Sequels are always a real tough thing to nail down aren't they? Often the stakes are higher with more money on the line, especially in the case of superhero flicks these days, but it can be a hard sell. Can we top the original while building on the foundation of what the original got right and, hopefully, dispel what it got wrong? Director/writer Jeff Wadlow attempted to do that in bringing us the sequel to 2010's Kick-Ass . The movie is often fun, extremely violent though lacking the impact that the original had, but suffers from shitty plotting, numerous pacing problems and, frankly, uninspired performances from a few of the film's stars.
There was, of course, the controversy over creator Mark Millar's statement of his artistic vision being compromised by certain changes made to the movie. The changes were necessary. The link above explains it much better than I could but let's just thank our stars we didn't get a direct adaptation of the comic. Ew. Seriously. This was, however, the follow-up to what was not so much a box-office success but an in-demand property.The original Kick-Ass had Matthew Vaughn at the helm with Jane Goldman working the screenplay. Both went a long way in adapting the deconstructionist work of Mark Millar and John Romita Jr. It was manic and quite a lot of fun. It was, at the time, a breath of fresh air in the genre that was already starting to feel stale. It was an under-performer domestically --it only made $48 million-- but received a strong enough critical and fan response there was hope for a follow-up. It took another 3 years to make it happen but Lionsgate did.
So, now we've got the inevitable sequel. The budget is bigger. Characters are established now. Wadlow, however, is not Matthew Vaughn. The message gets muddled along the way. We're told, rather constantly, that there are such dire consequences. This is "the real world". Yet the violence is so over the top and frenetic and results in so little aftermath that the entire core of the concept is lost. Three stories are told here: The struggle of Dave of being Kick-Ass, the revenge of Chris D'amico (who dubs himself The Motherfucker) and his attempt to become the first supervillain and Hit-Girl trying to adjust to being a normal teenager in very Mean Girls -esque sort of arc. The tales only come together, really, when Kick-Ass attempts to get Hit-Girl back into the hero business. Disjointed, cruddy and, frankly, just not great describes the entire affair quite well.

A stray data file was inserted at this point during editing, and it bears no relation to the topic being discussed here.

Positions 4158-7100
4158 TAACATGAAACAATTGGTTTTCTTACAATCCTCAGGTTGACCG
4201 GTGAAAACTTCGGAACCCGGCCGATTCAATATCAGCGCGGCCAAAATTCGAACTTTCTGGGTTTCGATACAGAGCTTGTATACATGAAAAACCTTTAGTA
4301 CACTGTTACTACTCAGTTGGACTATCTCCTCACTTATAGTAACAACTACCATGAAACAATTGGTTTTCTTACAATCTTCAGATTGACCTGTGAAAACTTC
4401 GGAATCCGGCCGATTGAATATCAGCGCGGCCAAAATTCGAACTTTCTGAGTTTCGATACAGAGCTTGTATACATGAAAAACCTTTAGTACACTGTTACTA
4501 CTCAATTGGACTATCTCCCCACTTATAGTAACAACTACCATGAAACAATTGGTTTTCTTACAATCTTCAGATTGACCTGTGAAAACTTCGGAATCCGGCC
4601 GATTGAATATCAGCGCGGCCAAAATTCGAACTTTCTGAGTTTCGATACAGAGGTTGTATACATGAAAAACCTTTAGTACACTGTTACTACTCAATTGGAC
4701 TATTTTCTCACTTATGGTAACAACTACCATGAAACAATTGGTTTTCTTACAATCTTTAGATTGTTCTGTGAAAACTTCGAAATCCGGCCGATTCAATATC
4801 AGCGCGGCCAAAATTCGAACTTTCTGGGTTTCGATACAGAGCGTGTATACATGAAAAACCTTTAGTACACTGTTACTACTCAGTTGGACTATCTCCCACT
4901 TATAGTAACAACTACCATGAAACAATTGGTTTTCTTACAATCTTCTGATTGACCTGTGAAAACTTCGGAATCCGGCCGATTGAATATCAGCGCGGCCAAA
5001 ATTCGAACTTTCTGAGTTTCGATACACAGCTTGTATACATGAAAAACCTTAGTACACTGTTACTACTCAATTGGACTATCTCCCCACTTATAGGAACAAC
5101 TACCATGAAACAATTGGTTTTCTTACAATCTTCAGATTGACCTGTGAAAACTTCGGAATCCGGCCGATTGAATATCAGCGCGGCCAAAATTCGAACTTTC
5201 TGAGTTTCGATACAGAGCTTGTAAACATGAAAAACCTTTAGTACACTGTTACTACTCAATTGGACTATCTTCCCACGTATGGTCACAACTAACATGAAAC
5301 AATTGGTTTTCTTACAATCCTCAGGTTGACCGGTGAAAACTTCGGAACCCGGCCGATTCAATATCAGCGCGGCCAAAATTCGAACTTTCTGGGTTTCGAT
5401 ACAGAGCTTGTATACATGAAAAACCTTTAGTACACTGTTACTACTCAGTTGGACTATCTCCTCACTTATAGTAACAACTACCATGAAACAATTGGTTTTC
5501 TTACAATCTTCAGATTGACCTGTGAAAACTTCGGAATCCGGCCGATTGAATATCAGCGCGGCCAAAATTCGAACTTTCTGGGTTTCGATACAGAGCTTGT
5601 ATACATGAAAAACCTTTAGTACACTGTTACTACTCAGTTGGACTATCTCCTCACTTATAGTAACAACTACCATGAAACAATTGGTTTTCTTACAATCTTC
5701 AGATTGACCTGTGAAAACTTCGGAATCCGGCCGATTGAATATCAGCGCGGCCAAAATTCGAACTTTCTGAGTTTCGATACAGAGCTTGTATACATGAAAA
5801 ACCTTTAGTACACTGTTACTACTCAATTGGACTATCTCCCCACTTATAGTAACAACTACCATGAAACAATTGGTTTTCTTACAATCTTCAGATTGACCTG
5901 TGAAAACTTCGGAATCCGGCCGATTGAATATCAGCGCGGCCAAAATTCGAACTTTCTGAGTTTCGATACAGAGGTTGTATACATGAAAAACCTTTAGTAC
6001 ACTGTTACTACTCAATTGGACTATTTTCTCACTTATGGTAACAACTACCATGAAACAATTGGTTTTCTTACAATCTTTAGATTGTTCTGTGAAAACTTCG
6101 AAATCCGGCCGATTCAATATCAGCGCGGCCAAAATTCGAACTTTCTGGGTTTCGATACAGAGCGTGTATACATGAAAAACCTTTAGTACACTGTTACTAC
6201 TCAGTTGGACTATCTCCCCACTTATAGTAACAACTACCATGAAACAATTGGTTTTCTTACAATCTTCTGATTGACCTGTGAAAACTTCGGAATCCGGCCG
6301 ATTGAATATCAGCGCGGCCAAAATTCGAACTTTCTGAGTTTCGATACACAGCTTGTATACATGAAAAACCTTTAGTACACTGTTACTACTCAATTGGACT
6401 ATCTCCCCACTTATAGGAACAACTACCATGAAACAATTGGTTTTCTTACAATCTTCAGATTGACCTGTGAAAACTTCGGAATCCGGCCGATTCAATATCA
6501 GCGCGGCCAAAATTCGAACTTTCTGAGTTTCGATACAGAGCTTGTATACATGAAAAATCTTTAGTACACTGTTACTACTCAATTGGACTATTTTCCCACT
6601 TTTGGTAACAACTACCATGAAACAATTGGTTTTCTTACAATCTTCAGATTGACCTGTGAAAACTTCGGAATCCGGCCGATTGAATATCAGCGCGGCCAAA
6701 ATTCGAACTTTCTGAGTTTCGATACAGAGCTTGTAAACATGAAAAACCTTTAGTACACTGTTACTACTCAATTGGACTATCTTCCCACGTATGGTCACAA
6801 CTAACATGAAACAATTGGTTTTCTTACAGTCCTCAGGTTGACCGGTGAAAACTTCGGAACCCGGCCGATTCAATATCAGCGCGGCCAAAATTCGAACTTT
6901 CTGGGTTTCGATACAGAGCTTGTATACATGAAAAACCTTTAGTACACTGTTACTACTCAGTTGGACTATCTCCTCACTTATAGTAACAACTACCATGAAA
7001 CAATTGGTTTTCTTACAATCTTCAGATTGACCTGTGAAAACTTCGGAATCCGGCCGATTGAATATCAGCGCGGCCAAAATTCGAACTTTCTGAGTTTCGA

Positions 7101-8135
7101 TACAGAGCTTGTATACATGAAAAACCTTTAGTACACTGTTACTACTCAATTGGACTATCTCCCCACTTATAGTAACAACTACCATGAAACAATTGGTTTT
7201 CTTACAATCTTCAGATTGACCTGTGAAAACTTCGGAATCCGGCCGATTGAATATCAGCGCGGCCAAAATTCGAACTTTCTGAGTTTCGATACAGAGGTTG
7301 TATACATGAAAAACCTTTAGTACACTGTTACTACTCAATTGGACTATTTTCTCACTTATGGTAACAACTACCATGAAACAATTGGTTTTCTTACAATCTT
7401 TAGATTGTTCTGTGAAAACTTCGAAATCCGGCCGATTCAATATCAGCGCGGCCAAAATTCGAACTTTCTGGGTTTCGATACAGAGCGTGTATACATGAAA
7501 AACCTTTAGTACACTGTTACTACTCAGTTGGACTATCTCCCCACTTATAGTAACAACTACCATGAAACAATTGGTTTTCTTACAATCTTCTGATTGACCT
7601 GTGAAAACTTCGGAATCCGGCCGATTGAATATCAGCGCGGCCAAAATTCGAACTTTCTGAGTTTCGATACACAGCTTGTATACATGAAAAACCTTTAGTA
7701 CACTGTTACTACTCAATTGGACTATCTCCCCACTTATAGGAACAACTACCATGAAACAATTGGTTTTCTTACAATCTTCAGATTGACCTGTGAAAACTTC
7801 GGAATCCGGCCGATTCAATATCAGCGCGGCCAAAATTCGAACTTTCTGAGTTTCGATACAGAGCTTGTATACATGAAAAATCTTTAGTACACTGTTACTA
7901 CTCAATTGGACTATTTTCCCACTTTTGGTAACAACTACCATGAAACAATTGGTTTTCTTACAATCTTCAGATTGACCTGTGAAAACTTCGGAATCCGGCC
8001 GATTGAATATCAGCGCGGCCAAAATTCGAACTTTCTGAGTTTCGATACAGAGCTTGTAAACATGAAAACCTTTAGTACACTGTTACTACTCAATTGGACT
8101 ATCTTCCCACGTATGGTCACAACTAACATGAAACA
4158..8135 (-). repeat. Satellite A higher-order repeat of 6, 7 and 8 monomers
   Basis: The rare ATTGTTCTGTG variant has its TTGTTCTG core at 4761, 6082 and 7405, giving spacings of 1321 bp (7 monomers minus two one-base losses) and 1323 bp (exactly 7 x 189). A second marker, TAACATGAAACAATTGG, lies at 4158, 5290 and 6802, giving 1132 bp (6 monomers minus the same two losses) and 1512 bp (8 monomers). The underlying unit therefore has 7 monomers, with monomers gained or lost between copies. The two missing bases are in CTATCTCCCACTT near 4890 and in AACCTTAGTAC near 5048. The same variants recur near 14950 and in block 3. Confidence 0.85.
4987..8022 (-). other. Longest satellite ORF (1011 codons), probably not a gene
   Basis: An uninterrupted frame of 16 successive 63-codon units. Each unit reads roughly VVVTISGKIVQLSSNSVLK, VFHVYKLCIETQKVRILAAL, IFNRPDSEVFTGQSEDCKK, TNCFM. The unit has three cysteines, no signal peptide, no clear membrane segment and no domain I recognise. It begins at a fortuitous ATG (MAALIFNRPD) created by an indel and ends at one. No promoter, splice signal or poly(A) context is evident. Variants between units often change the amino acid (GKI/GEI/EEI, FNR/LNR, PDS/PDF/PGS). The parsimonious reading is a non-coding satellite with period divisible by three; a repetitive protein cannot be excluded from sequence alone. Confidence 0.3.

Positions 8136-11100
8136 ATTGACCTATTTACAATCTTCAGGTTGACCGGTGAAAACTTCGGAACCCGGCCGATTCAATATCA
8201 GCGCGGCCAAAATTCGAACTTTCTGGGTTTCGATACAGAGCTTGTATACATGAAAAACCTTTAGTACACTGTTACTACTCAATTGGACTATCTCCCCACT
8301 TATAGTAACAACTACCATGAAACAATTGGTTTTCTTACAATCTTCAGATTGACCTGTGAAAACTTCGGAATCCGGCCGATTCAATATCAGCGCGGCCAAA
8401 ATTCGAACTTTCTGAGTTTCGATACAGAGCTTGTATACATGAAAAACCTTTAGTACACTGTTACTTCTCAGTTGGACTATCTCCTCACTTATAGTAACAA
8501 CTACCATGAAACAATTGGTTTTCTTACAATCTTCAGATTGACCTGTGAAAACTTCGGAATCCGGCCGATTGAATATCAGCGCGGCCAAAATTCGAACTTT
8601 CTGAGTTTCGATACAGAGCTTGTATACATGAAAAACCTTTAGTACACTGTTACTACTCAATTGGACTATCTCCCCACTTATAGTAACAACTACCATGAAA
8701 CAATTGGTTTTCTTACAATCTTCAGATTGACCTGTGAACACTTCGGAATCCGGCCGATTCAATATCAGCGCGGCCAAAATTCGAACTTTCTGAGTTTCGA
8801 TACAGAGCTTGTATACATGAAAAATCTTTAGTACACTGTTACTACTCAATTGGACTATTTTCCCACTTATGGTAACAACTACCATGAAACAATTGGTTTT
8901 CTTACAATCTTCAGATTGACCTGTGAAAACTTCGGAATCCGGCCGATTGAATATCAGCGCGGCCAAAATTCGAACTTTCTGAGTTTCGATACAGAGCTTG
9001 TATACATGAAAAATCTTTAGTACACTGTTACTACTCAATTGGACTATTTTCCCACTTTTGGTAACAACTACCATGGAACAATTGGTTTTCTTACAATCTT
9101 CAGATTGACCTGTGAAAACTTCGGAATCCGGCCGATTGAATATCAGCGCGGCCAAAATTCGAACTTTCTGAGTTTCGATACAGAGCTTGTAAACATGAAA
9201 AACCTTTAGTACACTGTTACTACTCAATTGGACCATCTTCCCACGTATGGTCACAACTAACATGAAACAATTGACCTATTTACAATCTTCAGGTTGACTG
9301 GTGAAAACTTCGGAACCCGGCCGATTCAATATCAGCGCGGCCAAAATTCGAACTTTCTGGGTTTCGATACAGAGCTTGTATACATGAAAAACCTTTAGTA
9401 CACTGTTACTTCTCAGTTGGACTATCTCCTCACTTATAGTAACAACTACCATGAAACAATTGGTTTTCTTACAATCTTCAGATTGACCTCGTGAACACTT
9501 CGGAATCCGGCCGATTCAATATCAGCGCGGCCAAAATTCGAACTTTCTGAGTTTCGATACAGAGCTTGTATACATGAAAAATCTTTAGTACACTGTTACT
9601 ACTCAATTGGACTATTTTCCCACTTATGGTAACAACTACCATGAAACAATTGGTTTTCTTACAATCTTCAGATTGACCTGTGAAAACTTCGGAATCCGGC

Wadlow, despite his ability to deliver some genuinely good comic book flourish and some decent action set-pieces here and there fails are making much of the attempted triple-tale actually worth watching. He truly wasted a VERY talented actress in Chloë Grace Moretz giving us an R-rated high school melodramedy. The reason for this was due to a change from the original comic but, still, it was just plain weak. Mintz-Plasse is actually the best of three and was my favorite part of the main meat of the film. His rise to supervillainy was entertaining as hell (it helped that John Leguizamo as his right hand man was great along with him). He was crazed and really possessed of the need to kill Kick-Ass.
But what of Kick-Ass himself? Much of what made the first movie work, for me, was the idea that we had someone just trying to do the right thing. He got his ass handed to him consistently because he's just a normal guy. Here he's more seasoned and has been in the game for a while. His training with Hit-Girl has made him much better at not getting the shit kicked out of him. That's well and good and the whole thing is nearly redeemed when he joins the Justice League-like society. Here he meets other people like him who wanted to make a difference or had their own varied reasons for taking up the cape and cowl. Here's the biggest problem: Aaron Tyler Johnson isn't great at acting. So, mostly, I was just bored by him throughout.
Jim Carrey shines as Colonel Stars-and-Stripes but isn't in the movie long as his former mob enforcer turned good guy. Mother Russia (Olga Kurkulina) kicks a LOT of ass on the other side of the coin. Donald Faison as Dr. Gravity was great too. But see isn't this the problem? The ancillary characters were honestly much better than the main characters. We came to this sequel wanting to see these characters we knew reunited for more fun. We got, instead, one of them presented in an interesting way whereas the rest was just kind of boring (Kick-Ass) or downright bad (Hit-Girl).
The original felt so different because, frankly, it was giving us this level of violence we hadn't seen in superhero movies before. Now it feels like old hat. There's more swearing too but that feels just unnecessary honestly. Moretz being three years older also kind of diminishes the effect of Hit-Girl's entire character. Wadlow, thankfully, didn't adapt some of the worst parts of the original source (rape and animal mutilation) and even pokes fun at the ideas. It's far too little to redeem the film, though.